60's

How The Beatles Owned The 60’s



shutterstock_153287363Back in the day, the British music scene has never been much of an excitement. But this all changed in the early 1960’s when four young lads from Liverpool started to make blues and R&B-inspired rock and roll that soon transformed the way pop music was to be experienced by large numbers of people. Shortly thereafter, the Beatlemania spread all over the world and the Beatles quickly became a cultural force and an icon. So, what exactly did the Beatles do that made them so popular? Was the band really that good or did they just really come in at the right place and at the right time?

In many ways, this four-piece ensemble from Liverpool couldn’t have chosen a better time to compose and record music. Their music greatly resonated to a generation that considered music to be a creative form of expression and a stylistic rebellion, especially as the height of their success also coincided with the American-Vietnam war and the hippie movement. Yet, it would be totally unfair to say that the Beatles’ success is nothing but good timing. John Lennon and Paul McCartney were extremely talented songwriters and composers, as evidenced in their hit singles such as “I Want to Hold Your Hand”, “Hey Jude” and “All You Need is Love.” The Beatles were also extremely ahead of their time – having pioneered the first music video and being the first pop musicians to focus on albums rather than hit singles.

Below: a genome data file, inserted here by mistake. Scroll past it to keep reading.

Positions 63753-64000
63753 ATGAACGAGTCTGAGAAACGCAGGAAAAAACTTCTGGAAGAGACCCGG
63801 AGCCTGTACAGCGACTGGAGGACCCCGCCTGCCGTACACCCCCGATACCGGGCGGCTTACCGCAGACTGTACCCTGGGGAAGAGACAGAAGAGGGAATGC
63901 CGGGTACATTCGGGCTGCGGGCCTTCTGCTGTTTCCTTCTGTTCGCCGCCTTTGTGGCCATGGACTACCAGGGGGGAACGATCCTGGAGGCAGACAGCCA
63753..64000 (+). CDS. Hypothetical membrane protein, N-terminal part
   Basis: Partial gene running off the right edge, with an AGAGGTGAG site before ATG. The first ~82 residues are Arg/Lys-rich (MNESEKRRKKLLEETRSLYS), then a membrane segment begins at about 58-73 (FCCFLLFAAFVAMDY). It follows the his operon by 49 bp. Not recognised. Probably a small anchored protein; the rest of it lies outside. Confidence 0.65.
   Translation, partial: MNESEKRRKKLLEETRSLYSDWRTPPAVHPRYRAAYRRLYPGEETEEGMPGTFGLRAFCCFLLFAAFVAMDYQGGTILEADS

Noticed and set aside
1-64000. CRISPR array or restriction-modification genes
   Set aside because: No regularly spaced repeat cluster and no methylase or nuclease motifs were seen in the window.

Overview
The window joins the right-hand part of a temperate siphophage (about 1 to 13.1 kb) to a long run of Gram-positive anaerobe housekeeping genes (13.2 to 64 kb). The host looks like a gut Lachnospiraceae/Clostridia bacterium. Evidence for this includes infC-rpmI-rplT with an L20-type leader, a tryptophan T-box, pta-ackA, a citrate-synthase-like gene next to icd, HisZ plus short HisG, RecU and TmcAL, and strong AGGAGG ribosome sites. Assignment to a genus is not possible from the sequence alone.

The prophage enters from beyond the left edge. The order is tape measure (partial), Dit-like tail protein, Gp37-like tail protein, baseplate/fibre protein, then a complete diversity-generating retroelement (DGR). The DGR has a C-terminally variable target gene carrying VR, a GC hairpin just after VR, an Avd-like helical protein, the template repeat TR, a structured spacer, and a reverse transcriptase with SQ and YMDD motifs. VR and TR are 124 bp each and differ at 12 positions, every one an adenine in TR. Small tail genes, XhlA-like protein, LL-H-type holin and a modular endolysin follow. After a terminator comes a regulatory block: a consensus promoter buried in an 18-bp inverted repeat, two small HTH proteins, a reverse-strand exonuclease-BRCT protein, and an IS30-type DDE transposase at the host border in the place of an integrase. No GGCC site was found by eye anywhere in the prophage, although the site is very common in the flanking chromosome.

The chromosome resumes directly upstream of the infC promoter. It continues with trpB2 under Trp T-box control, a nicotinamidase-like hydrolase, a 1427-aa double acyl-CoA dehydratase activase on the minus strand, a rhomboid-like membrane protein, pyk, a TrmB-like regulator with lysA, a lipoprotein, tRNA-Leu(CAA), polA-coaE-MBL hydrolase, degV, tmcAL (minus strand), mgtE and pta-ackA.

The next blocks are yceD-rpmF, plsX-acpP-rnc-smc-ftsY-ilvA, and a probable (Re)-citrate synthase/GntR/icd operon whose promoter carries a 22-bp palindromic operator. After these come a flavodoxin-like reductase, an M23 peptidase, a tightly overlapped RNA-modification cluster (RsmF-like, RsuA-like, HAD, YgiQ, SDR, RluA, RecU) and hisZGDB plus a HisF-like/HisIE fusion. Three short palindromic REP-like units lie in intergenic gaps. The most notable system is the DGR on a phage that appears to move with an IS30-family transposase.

But aside from their musical talent, the Beatles were also full of style and character. They were independent thinkers who did what they wanted to do, whether the world agreed with them or not. They also sported mop tops and made longhair for men a big trend in America. For the ladies, they were absolutely ‘crush’ material too. Not only did their British accents and unusual looks simply make them more attractive, it seems like the different members of the band also appealed to different teenage girls – what with Paul being the cute one, John being the smart and dangerous one, George being the shy one and Ringo being the goofy one. Needless to say, the Beatles definitely paved the way for a cultural revolution in the 1960s. Everything about the band – from their sound and their vision to their looks and their reckless abandon – just really appealed to the youth and pointed the future of music to the right direction. They were more than just songwriters and stage performers; they also took responsibility of their political influence as celebrities too.

In the end, the Beatles had a strong foresight and were simply doing things nobody else was doing. This is perhaps one of the biggest reasons why the band had such a longstanding staying power and continued to evolve as their audience did too. They transformed what the world knew about “rock and roll” in so many ways than one. Until this day, the Beatles still carry a tremendous influence to musicians of all genres, even if their glory days as a band have long been over.




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